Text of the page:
Nov. 12, 2010, Chadds Ford, PA. Endo Pharmaceuticals CEO David Holveck was the guest speaker at today’s Executive Women’s Breakfast hosted by the Healthcare Businesswomen’s Association Greater Philadelphia chapter (HBA GP). His talk focused on how Endo’s core strategy is evolving in response to the changing U.S. health care environment, but many of the points he made in “Our Industry Through a Different Lens” are applicable to the pharma industry at large.
Holveck sees three key drivers of change that pharma must respond to: 1.) economics; 2) access; and 3) outcomes. “We in the pharma industry have been privileged for decades in that we didn’t have to innovate beyond products,” he explains. “Now we have to move beyond products to cost-effective solutions that broaden access and improve outcomes.” The future innovation that’s needed is a new business model that adds value across the entire care pathway.
For Endo’s transformation Holveck staked out a therapeutic area—quite literally—the pelvis. Then he acquired Indevus (urology and endocrinology drugs), HealthTronics (urology diagnostics and services) and Qualitest (generic pain meds) to build his pain franchise into an integrated solution for urology and endocrinology. He foresees broadening distribution beyond physicians and hospitals to specialized urology clinics, where there is a clear start and finish to therapy and consumer-driven incentive to deliver the best and most cost-effective results. “We’re talking about consumers putting money on the table wanting an outcome.” There he envisions Endo offering a full range of products, from diagnostics and devices to branded and generic medications, which touch every step in the care pathway to produce reliable outcomes.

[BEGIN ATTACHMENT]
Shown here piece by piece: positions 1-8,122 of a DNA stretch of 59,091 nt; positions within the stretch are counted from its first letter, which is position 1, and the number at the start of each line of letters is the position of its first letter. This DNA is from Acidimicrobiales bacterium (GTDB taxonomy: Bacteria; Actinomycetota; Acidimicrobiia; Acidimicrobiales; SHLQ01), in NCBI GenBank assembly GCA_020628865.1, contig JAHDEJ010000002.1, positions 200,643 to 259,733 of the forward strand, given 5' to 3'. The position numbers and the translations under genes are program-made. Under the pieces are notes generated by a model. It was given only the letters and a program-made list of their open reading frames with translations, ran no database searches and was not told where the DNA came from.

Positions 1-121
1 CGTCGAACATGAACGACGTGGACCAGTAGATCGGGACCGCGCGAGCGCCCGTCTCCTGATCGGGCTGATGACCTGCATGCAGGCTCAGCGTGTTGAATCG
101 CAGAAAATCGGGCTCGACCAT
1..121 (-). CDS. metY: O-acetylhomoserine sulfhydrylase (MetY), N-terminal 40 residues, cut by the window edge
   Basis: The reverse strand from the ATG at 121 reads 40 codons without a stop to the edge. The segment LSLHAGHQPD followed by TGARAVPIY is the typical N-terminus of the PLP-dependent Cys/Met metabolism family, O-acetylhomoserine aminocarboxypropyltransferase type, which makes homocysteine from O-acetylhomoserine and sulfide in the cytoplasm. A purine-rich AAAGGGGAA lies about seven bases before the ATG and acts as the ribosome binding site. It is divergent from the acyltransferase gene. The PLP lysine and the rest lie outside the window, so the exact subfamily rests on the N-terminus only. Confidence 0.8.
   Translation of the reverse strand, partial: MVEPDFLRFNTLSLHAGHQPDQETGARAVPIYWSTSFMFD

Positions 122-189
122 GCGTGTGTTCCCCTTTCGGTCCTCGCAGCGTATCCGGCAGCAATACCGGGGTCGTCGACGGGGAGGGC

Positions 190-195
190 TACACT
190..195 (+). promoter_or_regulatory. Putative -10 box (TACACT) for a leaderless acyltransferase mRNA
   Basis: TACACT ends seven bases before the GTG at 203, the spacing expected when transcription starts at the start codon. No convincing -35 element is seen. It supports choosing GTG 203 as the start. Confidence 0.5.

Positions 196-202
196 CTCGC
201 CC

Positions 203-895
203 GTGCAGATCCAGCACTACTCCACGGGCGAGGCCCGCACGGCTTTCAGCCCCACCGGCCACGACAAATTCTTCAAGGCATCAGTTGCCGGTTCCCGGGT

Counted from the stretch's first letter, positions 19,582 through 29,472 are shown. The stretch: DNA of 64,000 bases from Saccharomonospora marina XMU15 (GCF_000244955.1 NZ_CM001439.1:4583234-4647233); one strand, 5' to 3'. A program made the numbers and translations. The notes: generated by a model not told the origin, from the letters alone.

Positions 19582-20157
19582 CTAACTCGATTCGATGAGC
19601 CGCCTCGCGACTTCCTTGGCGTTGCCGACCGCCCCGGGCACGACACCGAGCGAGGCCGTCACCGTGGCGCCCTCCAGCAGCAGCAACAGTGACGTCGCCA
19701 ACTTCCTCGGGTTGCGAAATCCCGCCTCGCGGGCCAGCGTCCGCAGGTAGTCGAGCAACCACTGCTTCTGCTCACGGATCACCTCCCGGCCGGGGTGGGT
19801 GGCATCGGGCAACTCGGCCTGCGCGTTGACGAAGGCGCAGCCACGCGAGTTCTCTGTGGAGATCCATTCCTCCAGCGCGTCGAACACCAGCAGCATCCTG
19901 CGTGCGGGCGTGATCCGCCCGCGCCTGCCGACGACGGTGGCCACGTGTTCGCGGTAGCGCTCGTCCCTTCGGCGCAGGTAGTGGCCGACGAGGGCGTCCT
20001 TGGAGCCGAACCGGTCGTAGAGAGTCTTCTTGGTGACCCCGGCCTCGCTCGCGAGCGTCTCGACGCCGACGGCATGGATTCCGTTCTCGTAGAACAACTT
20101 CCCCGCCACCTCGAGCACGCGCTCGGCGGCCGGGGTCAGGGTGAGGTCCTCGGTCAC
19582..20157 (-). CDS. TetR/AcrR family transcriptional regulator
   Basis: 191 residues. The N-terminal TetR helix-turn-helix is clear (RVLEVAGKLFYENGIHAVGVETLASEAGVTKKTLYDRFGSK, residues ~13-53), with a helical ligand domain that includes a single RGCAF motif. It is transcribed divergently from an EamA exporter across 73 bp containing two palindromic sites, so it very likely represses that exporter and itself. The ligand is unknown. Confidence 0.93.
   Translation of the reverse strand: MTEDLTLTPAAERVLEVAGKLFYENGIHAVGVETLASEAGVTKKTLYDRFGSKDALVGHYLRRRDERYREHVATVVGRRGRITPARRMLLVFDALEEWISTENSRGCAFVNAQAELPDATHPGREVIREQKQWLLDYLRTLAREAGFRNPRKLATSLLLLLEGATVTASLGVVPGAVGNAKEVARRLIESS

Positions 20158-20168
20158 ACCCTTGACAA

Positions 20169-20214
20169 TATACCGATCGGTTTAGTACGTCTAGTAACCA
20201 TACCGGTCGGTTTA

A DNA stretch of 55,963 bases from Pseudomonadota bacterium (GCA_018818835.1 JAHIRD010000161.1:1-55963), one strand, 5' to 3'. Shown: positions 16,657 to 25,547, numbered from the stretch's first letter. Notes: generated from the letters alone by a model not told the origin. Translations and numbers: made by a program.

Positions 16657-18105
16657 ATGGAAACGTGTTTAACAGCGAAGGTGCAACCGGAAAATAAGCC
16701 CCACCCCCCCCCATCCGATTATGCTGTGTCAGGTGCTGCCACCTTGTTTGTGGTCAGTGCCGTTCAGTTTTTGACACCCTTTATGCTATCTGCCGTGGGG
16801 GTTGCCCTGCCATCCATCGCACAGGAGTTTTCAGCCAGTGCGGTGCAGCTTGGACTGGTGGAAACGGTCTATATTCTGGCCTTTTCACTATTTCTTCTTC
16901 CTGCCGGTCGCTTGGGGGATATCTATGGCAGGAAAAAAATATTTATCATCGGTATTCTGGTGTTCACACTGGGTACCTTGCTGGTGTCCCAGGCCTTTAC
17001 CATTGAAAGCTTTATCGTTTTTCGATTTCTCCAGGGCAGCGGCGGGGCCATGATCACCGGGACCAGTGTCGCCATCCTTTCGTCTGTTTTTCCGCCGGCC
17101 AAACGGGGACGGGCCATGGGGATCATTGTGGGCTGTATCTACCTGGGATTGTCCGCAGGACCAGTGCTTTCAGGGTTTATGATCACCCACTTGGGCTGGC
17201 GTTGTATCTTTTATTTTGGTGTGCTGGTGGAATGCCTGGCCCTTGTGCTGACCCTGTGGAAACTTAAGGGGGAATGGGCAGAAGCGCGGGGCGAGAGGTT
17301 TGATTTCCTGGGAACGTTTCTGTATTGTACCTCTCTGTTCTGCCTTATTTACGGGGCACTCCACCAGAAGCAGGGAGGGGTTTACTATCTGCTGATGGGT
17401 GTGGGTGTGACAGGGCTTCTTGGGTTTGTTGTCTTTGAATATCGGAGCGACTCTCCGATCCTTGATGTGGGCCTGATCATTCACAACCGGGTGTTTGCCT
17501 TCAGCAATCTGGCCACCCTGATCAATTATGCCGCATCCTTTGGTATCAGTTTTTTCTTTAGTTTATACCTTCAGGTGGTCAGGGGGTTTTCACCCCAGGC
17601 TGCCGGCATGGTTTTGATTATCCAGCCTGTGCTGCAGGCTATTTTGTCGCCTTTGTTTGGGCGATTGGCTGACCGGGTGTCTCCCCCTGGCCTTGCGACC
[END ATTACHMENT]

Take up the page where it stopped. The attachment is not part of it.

This products-plus-solutions model is the first step toward what Holveck sees as a fully integrated system—a distributed health network of management, diagnostics and therapeutics—with Endo providing a value-added service, not just products. To get there, he readily admits, “We have to own the outcomes,” which historically have been the province of the payers. “Until the pharma industry gets a better handle on data and outcomes, we’re going to be discounted pretty quickly in the healthcare system,” he warns.
The evolution from products to products-plus-solutions to fully integrated system is an intriguing idea, and truly a sea change for the pharmaceutical industry. It means becoming an integral part of the health care system, rather than merely a supplier to it. It means switching from a manufacturing to a service model. It means adding value and owning outcomes to have its services welcomed. But the end result—a consumer-centric model that improves access to affordable quality care for everyone—could be just what the doctor ordered.